It wouldn't have been a pleasant experience, but archaeological evidence suggests that ancient people knew how to perform procedures as delicate as ear surgery – and have the patient survive.
This finding is based on a skull discovered in 2018 in a tomb in northern Spain, known as the Dolmen of El Pendón, which contains the remains of some 100 individuals. The skull belonged to an older woman who lived approximately 5,300 years ago, and indicates that she had procedures on both ears. Bone growth around the area provides compelling evidence that the woman survived the procedures, which were likely mastoidectomies. Archaeologists think that the surgeries were intended to treat potentially life-threatening infections of the mastoid bones, located right behind the ear.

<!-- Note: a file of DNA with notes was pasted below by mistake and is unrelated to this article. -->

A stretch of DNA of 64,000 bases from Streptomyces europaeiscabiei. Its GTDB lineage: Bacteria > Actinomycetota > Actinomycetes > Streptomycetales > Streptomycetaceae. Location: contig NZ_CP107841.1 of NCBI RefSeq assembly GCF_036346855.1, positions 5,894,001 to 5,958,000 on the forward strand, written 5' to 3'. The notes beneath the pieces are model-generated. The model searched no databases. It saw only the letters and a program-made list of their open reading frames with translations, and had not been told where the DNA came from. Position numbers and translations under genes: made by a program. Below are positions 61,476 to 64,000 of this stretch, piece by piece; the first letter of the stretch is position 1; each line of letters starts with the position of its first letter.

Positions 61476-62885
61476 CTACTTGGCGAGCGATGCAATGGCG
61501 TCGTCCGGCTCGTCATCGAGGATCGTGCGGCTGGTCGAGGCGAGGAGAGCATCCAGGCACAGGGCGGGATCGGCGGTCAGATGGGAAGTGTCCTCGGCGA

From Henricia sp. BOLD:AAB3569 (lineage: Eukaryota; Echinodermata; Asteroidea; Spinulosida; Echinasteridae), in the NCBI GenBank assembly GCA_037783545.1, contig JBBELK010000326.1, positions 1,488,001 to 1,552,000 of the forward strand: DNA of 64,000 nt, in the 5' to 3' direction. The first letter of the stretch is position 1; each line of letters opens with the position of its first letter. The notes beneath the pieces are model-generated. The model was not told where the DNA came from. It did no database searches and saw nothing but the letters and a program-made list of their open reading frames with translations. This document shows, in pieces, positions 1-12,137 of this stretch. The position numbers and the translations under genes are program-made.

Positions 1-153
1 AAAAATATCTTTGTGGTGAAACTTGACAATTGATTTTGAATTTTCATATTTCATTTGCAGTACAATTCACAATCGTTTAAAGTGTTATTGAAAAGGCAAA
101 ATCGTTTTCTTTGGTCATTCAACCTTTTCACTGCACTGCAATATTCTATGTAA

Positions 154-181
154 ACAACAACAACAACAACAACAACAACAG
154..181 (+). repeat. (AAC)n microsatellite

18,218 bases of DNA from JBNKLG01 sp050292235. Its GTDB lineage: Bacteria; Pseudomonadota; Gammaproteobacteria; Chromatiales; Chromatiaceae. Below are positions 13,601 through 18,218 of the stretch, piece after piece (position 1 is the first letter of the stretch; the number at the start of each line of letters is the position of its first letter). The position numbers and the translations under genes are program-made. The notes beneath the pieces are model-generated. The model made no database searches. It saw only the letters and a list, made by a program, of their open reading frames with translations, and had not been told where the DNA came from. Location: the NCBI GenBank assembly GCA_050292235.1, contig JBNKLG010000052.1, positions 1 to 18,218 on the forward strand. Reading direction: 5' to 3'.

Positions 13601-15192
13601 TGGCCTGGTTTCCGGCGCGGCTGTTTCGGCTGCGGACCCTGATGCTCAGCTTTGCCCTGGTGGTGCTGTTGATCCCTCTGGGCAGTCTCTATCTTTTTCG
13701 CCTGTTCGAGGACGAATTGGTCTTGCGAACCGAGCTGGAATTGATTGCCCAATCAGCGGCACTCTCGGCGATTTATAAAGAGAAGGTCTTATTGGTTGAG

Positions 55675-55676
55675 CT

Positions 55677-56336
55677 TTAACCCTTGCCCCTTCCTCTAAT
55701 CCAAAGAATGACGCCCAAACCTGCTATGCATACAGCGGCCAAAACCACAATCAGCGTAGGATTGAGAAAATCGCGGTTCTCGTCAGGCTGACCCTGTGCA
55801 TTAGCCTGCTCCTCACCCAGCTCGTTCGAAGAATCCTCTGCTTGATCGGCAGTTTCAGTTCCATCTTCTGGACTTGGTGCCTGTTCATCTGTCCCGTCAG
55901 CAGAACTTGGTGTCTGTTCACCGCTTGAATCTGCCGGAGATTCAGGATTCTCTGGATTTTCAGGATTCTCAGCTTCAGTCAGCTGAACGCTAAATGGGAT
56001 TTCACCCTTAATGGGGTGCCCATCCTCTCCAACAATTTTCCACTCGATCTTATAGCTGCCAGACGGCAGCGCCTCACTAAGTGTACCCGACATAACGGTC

More about ancient ear surgery:
- Mastoidectomies were commonly used to treat middle ear infections prior to the advent of 20th-century antibiotics, though they were first written about in the 17th century and existing physical evidence showed that they were carried out in the Proto-Byzantine period, as early as 330 C.E.
- The Spanish discovery indicates that people had anatomical and surgical knowledge of the ear many millennia ago, though the procedures would have been incredibly painful, involving drilling into the skull.
- A flint blade found at the Dolmen of El Pendón site had been heated several times to 662 degrees F (350 degrees C) and used to cut bone, suggesting that it could have been the surgical instrument used for the procedures.